This book explains the evolutionary benefit of aggression to a species. It can get pretty technical at times, so it's not as much fun as King Solomon's Ring. All of the case-studies are interesting, although they can be disturbing at times.
It predicts the Daily Show! And has great geese anecdotes. And the sentence "Only rarely does one see an animal in such desperation and panic, so conscious of the inevitability of a terrible death, as rat which is about to be slain by rats."
Peter Brooks
This is one of the books that started my life-long interest in evolution, sociobiology, consciousness and humanity. Of course, now much of it can be seen to old-fashioned and simply wrong, but it's nevertheless, an interesting approach.
this was an old text book from school and will have to re-read, what I remember most is the unique way it described the way humans interact with each other and how we set up boundaries and territories of our own individual will...
Tim Petersik
Much of what Lorenz had to say here has since been contradicted by science, but this book really makes you think about the biological function of aggression and its inhibition.
A pretty dense read but well worth it. With other books (notably, the Naked Ape and Human Zoo) finishing On Aggression gave me a connect(ed)ing the dots feeling.
Robin Babb
Very interesting theory on the nature and evolution of agression. Makes you analyze your own behavior and beliefs in ways you didn't conceive of before.
Почему я это не прочла в 12 лет? И почему эту книгу нельзя купить в бумажном варианте, чтобы читать её раз в год и делать пометки на полях?..
An interesting piece about human and animal instincts by Nobel laureate Lorenz. I think Gorillas in the Fog is based on this book.
Chris Gager
More popular anthropology. I was into it in the 70's. All about geese and sticklebacks(fish) as I recall. Date read is a guess.
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“Третье великое препятствие человеческого самопознания — по крайней мере в нашей западной культуре — это наследие идеалистической философии. Она делит мир на две части: мир вещей, который идеалистическое мышление считает в принципе индифферентным в отношении ценностей, и мир человеческого внутреннего закона, который один лишь заслуживает признания ценности. Такое деление замечательно оправдывает эгоцентризм человека, оно идёт навстречу его антипатии к собственной зависимости от законов природы — и потому нет ничего удивительного в том, что оно так глубоко вросло в общественное сознание. Насколько глубоко — об этом можно судить по тому, как изменилось в нашем немецком языке значение слов «идеалист» и «материалист»; первоначально они означали лишь философскую установку, а сегодня содержат и моральную оценку. Необходимо уяснить себе, насколько привычно стало, в нашем западном мышлении, уравнивать понятия «доступное научному исследованию» и «в принципе оценочно-индифферентное». Меня легко обвинить, будто я выступаю против этих трех препятствий человеческого самопознания лишь потому, что они противоречат моим собственным научным и философским воззрениям, — я должен здесь предостеречь от подобных обвинений. Я выступаю не как закоренелый дарвинист против неприятия эволюционного учения, и не как профессиональный исследователь причин — против беспричинного чувства ценности, и не как убеждённый материалист — против идеализма. У меня есть другие основания. Сейчас естествоиспытателей часто упрекают в том, будто они накликают на человечество ужасные напасти и приписывают ему слишком большую власть над природой. Этот упрёк был бы оправдан, если бы учёным можно было поставить в вину, что они не сделали предметом своего изучения и самого человека. Потому что опасность для современного человечества происходит не столько из его способности властвовать над физическими процессами, сколько из его неспособности разумно направлять процессы социальные. Однако в основе этой неспособности лежит именно непонимание причин, которое является — как я хотел бы показать — непосредственным следствием тех самых помех к самопознанию.” 2 likes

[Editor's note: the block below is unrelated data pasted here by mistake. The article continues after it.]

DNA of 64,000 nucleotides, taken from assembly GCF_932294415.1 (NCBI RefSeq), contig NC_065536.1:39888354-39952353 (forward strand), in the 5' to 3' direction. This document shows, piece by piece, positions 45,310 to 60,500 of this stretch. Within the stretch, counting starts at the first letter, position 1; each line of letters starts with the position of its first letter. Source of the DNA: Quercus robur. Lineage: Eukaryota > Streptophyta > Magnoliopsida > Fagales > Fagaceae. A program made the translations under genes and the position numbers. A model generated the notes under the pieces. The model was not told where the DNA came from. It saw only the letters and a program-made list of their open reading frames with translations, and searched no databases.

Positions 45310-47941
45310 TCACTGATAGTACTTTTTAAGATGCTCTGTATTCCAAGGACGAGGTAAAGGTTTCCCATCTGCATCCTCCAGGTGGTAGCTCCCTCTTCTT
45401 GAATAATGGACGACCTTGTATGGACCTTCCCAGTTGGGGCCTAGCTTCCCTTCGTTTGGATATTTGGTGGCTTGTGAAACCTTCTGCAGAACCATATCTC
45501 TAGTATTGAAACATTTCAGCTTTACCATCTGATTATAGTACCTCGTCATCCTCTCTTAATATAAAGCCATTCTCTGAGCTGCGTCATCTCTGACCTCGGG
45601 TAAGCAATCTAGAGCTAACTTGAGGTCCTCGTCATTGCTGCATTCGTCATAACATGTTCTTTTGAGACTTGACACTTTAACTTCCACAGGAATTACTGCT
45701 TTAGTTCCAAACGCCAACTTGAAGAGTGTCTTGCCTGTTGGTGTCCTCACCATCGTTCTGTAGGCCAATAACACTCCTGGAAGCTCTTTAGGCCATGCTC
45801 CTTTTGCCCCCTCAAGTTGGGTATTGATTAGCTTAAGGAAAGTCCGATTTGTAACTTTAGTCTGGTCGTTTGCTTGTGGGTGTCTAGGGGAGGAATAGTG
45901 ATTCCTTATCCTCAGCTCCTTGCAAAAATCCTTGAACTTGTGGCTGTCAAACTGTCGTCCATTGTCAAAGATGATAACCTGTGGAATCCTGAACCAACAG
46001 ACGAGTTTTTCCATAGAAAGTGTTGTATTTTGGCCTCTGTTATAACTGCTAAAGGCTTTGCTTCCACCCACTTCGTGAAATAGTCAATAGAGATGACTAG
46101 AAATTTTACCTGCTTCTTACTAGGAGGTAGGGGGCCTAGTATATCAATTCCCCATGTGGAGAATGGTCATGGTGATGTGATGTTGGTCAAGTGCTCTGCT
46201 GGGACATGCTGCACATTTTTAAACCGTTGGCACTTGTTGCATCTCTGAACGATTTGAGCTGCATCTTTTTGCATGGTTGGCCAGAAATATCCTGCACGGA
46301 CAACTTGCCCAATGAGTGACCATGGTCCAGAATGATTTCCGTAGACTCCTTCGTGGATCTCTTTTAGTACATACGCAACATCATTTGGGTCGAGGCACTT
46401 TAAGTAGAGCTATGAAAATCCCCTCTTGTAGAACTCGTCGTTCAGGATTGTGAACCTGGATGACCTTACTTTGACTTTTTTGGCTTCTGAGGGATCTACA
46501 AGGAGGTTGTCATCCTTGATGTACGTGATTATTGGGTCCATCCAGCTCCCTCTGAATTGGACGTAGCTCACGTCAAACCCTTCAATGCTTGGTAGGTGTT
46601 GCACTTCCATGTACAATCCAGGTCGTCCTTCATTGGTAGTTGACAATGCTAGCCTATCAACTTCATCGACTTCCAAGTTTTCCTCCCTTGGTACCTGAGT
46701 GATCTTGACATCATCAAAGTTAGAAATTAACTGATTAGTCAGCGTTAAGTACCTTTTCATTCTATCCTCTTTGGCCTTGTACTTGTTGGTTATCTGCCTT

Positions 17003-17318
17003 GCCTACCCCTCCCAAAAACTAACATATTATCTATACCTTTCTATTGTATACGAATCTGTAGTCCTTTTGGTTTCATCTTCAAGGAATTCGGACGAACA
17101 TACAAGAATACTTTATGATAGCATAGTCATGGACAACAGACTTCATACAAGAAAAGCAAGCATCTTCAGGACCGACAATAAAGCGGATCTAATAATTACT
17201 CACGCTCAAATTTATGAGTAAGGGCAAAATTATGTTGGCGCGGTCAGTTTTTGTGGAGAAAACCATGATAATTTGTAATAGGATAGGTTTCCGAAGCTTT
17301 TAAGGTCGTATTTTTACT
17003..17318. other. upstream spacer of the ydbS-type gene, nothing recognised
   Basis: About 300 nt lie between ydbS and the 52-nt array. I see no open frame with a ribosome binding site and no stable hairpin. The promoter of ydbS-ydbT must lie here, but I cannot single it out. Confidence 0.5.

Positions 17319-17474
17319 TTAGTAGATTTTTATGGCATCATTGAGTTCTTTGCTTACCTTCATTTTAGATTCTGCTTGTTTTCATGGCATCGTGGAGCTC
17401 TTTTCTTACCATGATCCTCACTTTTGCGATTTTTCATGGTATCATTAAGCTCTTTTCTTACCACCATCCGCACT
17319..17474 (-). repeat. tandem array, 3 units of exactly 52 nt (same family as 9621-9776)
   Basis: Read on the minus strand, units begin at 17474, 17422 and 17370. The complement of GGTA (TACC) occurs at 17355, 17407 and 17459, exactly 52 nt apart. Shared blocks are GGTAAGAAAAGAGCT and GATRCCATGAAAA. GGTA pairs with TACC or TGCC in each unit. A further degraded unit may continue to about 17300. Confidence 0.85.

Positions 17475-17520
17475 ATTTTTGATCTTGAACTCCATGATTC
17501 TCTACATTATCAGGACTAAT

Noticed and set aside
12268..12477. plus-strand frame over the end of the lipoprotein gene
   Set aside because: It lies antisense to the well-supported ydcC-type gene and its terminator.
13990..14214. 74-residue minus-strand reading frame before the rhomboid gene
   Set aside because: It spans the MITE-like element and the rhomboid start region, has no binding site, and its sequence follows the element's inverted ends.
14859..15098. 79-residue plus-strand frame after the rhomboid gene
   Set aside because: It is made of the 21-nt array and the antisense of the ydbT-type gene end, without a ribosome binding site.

“Historians will have to face the fact that natural selection determined the evolution of cultures in the same manner as it did that of species.” 1 likes